In the United States, doctors deliver 32 percent of babies -- nearly one out of every three births -- through cesarean deliveries, according to 2007 data from the Centers for Disease Control and Prevention. As a form of surgery, cesarean deliveries -- commonly called C-sections -- can result in various side effects and complications, including headaches.
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A cesarean delivery occurs when your obstetrician delivers your baby through an incision in your abdominal wall and uterus. The average C-section takes approximately 45 minutes, with delivery usually during the first 15 minutes of the surgery, according to the American Pregnancy Association. Before the procedure, your doctor numbs your body with anesthesia. Most women get pain relief through an epidural or a spinal block, two forms of regional anesthesia that involve numbing of the nerves in your back to reduce pain sensation in the lower half of your body.
Developing a headache after a C-section is often a side effect of regional anesthesia. Referred to as a spinal headache, this condition develops in one of every 100 deliveries, according to Dr. Glade Curtis, obstetrician and coauthor of "Bouncing Back after Your Pregnancy." During the anesthesia procedure, the anesthesiologist inserts a needle into your spinal area in preparation for administering the pain medication. In certain situations, when the needle enters the epidural or subarachnoid space near the spinal cord, it accidentally punctures the covering of the spinal cord. This leads to spinal fluid seepage into the cavities surrounding the spinal cord and can cause post-surgery headaches.
Headaches following a C-section vary in severity from a mild throbbing to a severe, pounding head pain. Spinal headaches typically worsen when you're standing, walking or sitting in an upright position. Other symptoms that may accompany C-section headaches include nausea, an upset stomach and vomiting. Tell your obstetrician right away if you experience a severe headache after a cesarean delivery, especially if you suffer from other symptoms. This could indicate a severely punctured spinal cord or other potentially serious complications.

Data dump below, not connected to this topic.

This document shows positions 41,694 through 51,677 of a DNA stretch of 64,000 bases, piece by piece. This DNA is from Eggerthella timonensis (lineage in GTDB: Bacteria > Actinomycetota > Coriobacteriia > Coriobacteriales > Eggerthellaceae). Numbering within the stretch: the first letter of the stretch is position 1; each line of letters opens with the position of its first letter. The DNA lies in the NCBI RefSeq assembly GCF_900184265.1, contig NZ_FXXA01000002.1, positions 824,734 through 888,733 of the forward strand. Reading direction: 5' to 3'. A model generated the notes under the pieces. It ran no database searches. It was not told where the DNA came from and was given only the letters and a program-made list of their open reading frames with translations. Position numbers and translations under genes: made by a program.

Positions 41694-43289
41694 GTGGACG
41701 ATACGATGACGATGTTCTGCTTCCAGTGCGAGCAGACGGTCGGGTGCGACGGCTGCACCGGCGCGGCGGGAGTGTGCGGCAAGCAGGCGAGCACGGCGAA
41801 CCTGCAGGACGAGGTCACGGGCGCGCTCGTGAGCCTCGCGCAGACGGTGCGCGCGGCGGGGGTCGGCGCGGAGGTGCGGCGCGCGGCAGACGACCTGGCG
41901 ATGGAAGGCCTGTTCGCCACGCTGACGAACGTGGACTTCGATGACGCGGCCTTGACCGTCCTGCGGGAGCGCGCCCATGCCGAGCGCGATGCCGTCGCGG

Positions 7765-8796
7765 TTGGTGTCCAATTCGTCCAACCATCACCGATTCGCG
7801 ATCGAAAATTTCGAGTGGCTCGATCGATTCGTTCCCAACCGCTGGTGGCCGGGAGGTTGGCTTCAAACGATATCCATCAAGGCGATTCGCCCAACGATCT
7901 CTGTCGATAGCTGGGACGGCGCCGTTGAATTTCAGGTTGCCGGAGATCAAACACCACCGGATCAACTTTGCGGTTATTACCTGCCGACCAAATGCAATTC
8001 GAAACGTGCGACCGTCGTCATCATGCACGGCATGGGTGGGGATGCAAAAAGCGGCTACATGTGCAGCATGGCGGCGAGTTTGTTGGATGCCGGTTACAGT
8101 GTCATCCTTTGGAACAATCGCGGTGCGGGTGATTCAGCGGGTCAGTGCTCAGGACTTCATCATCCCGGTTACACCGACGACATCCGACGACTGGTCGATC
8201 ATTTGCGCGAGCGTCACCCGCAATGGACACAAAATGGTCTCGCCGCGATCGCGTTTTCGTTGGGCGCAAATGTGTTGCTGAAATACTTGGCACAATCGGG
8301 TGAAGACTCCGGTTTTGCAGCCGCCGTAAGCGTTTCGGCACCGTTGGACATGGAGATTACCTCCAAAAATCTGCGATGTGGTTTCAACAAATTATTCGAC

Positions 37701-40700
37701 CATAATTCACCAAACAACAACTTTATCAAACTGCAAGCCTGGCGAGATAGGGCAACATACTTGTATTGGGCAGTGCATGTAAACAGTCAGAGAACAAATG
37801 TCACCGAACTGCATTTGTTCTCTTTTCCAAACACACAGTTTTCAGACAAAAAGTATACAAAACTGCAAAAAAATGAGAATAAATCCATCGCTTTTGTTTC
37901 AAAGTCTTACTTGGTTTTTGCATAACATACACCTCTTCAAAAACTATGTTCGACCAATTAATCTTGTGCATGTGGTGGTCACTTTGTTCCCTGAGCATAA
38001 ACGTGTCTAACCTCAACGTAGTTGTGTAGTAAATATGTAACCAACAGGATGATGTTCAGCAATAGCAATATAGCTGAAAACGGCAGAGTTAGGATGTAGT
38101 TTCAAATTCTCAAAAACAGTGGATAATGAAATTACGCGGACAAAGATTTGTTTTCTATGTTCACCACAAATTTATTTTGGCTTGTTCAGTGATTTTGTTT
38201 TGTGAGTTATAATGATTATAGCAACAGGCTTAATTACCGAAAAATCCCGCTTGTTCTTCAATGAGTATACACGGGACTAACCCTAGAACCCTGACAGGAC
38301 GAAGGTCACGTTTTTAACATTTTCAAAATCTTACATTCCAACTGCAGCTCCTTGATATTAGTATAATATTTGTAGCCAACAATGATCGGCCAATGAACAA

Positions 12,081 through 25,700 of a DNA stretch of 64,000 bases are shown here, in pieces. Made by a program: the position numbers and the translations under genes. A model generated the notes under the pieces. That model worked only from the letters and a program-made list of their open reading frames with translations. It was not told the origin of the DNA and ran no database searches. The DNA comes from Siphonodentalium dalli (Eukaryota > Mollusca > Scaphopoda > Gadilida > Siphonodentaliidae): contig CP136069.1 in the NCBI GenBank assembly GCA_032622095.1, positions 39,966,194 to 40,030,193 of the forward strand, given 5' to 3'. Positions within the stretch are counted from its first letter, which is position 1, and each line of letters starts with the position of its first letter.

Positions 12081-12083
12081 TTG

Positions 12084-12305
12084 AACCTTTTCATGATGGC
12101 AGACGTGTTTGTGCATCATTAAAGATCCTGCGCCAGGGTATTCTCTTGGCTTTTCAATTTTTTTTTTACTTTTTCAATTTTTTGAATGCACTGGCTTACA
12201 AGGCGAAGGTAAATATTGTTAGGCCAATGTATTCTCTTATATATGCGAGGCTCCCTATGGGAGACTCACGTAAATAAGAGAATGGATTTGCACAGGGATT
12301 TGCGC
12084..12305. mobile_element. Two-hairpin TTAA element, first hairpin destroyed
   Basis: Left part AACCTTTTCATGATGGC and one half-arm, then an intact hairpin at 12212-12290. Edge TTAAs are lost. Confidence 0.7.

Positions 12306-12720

In most cases, time, rest and oral pain medication are the only treatment measures necessary to get rid of a spinal headache that develops after a C-section. Consult your doctor before taking any oral pain medication, especially if you're nursing. In certain situations, your doctor may need to seal off the punctured spinal cord with an epidural blood patch. During this procedure, the doctor draws blood from your arm and inserts it into the spinal canal, where it clots and seals the opening in the spinal cord.
- Center for Disease Control and Prevention: Recent Trends for Cesarean Delivery in the U.S.
- American Pregnancy Association: Cesarean Procedure
- "Bouncing Back after Your Pregnancy"; Dr. Glade Curtis and Judith Schuler; 2002